Device 302 associated with user j selects cj and decrypts cj with device 302's secret key, giving the value Dj(cj)=w|rj. Device 302 may then transmit the decrypted value, w, to the server 304 (314). The server 304 may compare the decrypted value for w received from device 302 with the value of w originally chosen by the server 304. If the two values of w match, the user is authenticated. If the two values of w do not match, the server 304 may break a connection with the device 302.

To ensure that the server 304 did not break anonymity, the server 304 sends tokens r0, . . . , rn-1 to the device 302 (316). The device 302 may compute Ei(w|ri) using each other user's public key. For example, device 302 may retrieve public keys for all or a subset of the other authorized users of the anonymous information sharing service from a repository hosted by the anonymous information sharing service or a third-party.

Device 302 may then compare the computed Ei(w|ri) to the original ci sent by the server 304. If the computed value and server-sent value of ci match, the user can be assured that server 304 sent the same w under each encryption, proving anonymity. If the computed value and the server-sent value of ci do not match, the user may conclude that the server 304 acted impermissibly and may break the connection with server 304. This comparison ensures that the server 304 does not send different values of w.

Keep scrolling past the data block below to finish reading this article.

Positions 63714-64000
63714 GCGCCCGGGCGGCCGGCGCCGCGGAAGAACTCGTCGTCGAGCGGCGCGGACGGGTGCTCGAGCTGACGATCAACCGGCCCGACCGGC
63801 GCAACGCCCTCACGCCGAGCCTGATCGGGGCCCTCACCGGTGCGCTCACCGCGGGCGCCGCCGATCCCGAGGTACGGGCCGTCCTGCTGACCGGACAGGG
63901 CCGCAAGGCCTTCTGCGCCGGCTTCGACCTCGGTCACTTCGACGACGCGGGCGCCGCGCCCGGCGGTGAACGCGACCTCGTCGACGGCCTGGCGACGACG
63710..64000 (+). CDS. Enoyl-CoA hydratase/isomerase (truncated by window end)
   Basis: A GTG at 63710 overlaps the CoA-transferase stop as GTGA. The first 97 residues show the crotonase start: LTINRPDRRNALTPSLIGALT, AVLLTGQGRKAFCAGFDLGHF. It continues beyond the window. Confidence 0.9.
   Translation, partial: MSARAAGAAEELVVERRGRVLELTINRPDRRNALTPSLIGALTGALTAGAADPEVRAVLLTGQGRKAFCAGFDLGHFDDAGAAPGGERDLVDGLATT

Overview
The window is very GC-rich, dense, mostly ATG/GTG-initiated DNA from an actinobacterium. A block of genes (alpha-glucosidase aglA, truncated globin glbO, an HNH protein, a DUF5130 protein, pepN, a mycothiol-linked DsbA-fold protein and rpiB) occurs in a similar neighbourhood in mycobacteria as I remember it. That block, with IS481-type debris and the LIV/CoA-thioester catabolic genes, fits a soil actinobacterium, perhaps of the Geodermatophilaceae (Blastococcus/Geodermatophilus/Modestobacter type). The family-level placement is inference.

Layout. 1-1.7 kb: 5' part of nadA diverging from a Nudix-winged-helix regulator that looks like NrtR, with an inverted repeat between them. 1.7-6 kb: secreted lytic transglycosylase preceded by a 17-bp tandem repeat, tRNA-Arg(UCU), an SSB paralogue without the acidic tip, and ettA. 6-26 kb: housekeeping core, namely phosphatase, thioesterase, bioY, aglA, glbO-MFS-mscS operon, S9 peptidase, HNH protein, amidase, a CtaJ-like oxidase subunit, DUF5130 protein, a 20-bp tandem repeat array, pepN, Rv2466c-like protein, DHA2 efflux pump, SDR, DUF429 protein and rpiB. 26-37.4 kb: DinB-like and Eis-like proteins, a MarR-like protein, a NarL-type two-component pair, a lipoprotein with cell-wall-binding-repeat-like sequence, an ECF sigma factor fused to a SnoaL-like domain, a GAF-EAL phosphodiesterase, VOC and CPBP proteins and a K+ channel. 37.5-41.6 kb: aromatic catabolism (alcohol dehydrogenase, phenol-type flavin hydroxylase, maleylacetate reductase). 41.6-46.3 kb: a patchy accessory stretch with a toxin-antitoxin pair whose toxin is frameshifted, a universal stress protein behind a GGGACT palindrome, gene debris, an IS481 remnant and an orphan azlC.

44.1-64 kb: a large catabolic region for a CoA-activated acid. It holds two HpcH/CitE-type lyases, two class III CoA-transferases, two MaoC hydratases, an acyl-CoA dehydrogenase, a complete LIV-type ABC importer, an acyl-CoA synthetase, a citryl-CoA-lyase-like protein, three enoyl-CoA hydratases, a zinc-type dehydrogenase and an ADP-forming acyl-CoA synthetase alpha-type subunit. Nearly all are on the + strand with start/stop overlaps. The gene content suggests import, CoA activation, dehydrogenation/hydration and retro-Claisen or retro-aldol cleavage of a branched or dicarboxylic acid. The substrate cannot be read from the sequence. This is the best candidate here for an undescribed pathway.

If user j associated with device 302 does not break device 302's connection with the server 304, then the user j may input incident data to generate and submit an incident report (318). Incident data may include, but is not limited to, information indicating one or more of a type of cyber-attack to be reported, date(s) and time(s) of the attack, trends of the attack, solutions or preventive measures for the attack, intelligence on the attack actors, intended targets of the attack, and any additional details associated with the attack.

Device 302 may provide an interface (e.g., graphical interface displayed locally on device 302) that allows user j to input the incident data and to expeditiously remove attributable data using user j's template. In some implementations, the interface may be provided by the software installed in device 302 upon user j joining the anonymous information sharing service.